Great leaders humanize
All companies beyond a certain size are sociopathic colony organisms that regard their employees as inconvenient gut flora (to borrow an expression from Cory Doctorow).
At some point in their growth, many companies consider whether to stack-rank employees by their performance ratings; or publish management guidelines referring to groups of humans as “resources”; or undertake vast re-orgs solely on the basis of metrics-based abstractions.
These efficiency- and profit-seeking behaviors will inevitably be suggested and discussed, though they are universally dehumanizing to employees.
Your highest calling as a leader is to remember that your company requires employees in order to function, that employees are humans, and that the only thing that differentiates your company from an “immortal paperclip-maximizing artificial intelligence” is how you treat them.
It’s regrettably easy to slip into a pattern of dehumanizing behaviors, and the tech industry is abundant with examples of this kind of bad leadership. Bad leaders don’t care how value is created, only that it is created, and created quickly. Bad leaders put growth before all else, then end up with company “values” like “super-pumpedness,” or a managerial seminar called “wolf school” where they teach managers to yell in each other’s faces.
Uber CEO Travis Kalanick was martyred for presiding over the rampant abuses that took place under his watch. His replacement, Dara Khosrowshahi, said of Kalanick’s now-infamous cultural norms, “As we move from an era of growth at all costs to one of responsible growth, our culture needs to evolve.”
In contrast, great leaders are always chasing more customer value, but a great leader is not in it for themselves first. Great leaders create value by maximizing employee growth and success. Building an organization that has taught itself how to thrive is the only way to survive for the long term. Simon Sinek calls it “the infinite game.”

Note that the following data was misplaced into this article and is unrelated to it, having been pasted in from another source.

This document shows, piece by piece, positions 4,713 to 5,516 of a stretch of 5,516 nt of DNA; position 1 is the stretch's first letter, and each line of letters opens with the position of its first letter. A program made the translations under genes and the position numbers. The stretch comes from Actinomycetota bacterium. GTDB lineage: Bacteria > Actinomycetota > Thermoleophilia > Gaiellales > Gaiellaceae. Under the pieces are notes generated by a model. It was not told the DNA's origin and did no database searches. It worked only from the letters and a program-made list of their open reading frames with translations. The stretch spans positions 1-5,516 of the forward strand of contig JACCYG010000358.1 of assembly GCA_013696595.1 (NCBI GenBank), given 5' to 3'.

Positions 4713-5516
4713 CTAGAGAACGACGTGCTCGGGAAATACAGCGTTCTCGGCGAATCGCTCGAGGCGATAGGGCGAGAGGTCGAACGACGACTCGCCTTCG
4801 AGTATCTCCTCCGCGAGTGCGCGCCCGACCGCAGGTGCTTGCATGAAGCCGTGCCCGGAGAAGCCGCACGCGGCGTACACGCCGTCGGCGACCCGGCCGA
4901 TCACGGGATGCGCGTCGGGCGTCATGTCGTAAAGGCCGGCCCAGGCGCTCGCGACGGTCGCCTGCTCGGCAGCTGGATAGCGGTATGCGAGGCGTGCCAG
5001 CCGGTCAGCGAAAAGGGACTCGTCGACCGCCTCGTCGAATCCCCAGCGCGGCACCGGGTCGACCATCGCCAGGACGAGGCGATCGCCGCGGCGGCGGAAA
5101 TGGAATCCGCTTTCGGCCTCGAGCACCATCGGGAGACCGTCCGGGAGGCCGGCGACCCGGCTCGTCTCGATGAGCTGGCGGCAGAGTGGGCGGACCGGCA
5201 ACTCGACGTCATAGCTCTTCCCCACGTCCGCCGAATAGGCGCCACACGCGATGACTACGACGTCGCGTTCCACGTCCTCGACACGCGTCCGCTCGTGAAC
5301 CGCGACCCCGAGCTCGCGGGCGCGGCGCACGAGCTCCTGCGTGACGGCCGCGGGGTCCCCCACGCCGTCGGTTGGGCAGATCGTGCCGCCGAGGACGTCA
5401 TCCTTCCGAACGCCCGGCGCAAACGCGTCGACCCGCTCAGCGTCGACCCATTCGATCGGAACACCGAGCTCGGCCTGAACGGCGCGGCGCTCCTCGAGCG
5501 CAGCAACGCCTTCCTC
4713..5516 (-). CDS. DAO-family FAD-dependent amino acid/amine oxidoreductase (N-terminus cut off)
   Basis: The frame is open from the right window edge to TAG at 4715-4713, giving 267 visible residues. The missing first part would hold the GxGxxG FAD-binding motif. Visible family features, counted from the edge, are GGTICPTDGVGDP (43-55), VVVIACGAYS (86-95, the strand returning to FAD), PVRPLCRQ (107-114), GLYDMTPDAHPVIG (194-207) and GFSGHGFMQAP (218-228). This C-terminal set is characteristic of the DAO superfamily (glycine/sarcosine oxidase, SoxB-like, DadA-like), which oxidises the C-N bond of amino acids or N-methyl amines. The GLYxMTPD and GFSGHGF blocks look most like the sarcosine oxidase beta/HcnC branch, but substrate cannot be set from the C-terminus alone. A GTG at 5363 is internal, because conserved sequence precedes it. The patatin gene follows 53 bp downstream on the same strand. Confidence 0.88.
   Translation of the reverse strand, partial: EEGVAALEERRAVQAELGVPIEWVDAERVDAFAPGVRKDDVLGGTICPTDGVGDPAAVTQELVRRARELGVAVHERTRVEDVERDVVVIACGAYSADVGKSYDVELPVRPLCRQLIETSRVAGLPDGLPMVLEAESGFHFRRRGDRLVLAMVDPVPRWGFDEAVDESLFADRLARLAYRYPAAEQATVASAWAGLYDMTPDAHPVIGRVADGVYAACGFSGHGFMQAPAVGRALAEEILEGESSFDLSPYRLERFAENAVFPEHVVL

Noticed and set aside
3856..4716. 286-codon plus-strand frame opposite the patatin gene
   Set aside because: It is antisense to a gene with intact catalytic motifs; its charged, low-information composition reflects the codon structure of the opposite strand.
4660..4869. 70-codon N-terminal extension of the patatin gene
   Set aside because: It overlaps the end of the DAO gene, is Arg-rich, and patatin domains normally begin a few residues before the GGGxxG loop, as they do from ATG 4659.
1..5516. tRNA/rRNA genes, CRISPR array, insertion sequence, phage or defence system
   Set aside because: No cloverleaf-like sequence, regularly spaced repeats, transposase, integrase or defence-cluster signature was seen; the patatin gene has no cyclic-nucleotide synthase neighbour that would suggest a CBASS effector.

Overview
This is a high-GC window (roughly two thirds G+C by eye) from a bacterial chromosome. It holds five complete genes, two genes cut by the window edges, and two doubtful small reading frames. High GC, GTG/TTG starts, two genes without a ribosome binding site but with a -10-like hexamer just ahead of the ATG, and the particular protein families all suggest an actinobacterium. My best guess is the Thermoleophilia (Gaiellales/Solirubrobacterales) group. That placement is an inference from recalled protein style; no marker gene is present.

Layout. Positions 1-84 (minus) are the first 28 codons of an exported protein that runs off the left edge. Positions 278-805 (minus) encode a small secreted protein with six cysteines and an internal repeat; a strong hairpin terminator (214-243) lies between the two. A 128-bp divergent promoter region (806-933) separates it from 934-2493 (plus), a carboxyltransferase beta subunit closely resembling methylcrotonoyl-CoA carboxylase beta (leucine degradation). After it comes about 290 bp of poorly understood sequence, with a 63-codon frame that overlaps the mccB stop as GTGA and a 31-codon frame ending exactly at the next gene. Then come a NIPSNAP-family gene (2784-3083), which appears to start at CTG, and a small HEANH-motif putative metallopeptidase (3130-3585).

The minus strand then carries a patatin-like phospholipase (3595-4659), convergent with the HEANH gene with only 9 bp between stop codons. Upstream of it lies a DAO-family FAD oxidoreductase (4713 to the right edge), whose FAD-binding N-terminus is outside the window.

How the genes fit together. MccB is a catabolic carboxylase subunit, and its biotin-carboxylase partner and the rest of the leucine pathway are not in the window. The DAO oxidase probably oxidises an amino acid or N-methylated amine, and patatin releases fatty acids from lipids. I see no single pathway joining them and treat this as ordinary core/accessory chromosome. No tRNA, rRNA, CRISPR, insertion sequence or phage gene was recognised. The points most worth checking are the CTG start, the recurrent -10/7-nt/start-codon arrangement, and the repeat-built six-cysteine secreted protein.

The crucial difference is looking at the people you work with as an investment in future possibility rather than merely a cost center, or a fungible talent pool to be strategically molded to the current business scenario.
It isn’t hard to treat people who work for you like… Well, like people. What’s hard is remembering to do it when your day-to-day experience shifts toward more and more Tableau dashboards and budget reports.
Cutting staff is easy when they’re just dots on a scatter plot.
But there is a cost to overlooking the value of human connection and the crucial importance of honest, transparent communication. When you fail to explain things carefully, employees become less satisfied. The University of Warwick, UK found that job satisfaction improved productivity by 12%.1 In their own internal experiments, Google found that number to be more like 37%.
It’s not just about productivity, either. About 75% of employees who report being unsatisfied at work are actively looking for a different job. It goes without saying that attrition and productivity are both very real cost drivers for your business.
Tact is the ability to tell someone to go to hell in such a way that they look forward to the trip.
Leaders have to make hard decisions all the time. What’s important is that everyone understands how the decision was made, and that their interests were carefully considered. Communication is crucial, but your communication must lay bare your real concern for employees themselves and not simply pay lip service to how challenging the situation is.
Quite often, as leaders, we are pulled toward certain choices and outcomes by the inexorable force of business incentive; by P&L reports, budgets, planning meetings, dashboards, and the ambitious lieutenants who learned “exactly how to manage this” at McKinsey or Bain.
So, what’s the right move?
As a leader, others look to you as a role model, and for explicit direction. It’s your absolute responsibility to demonstrate that the right way to build teams and navigate difficult operational decisions is with empathy and thoughtfulness. Putting people first, and building environments where they can learn and thrive, will create a self-sustaining organization that automatically attracts the skills you need to innovate, and will engender the commitment that will make your impossible dreams possible.
When you feel that pull toward a “logical decision” whose basis is primarily data-driven abstractions of real, human employees, do two things: first, consider whether this choice is a real one—what alternatives might exist? Second, be as uncomfortably transparent as possible.
As a great leader, you are ready to rise to this challenge.
Questions for you
When you have to make a hard decision, how do you communicate it?
How satisfied are the people on your teams? How do you know that?
What is one thing you can do this week to show the people on your teams the impact their work is having on the business?
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What would you create, if you knew you couldn't fail? I help engineering leaders achieve their impossible dreams. Learn more here.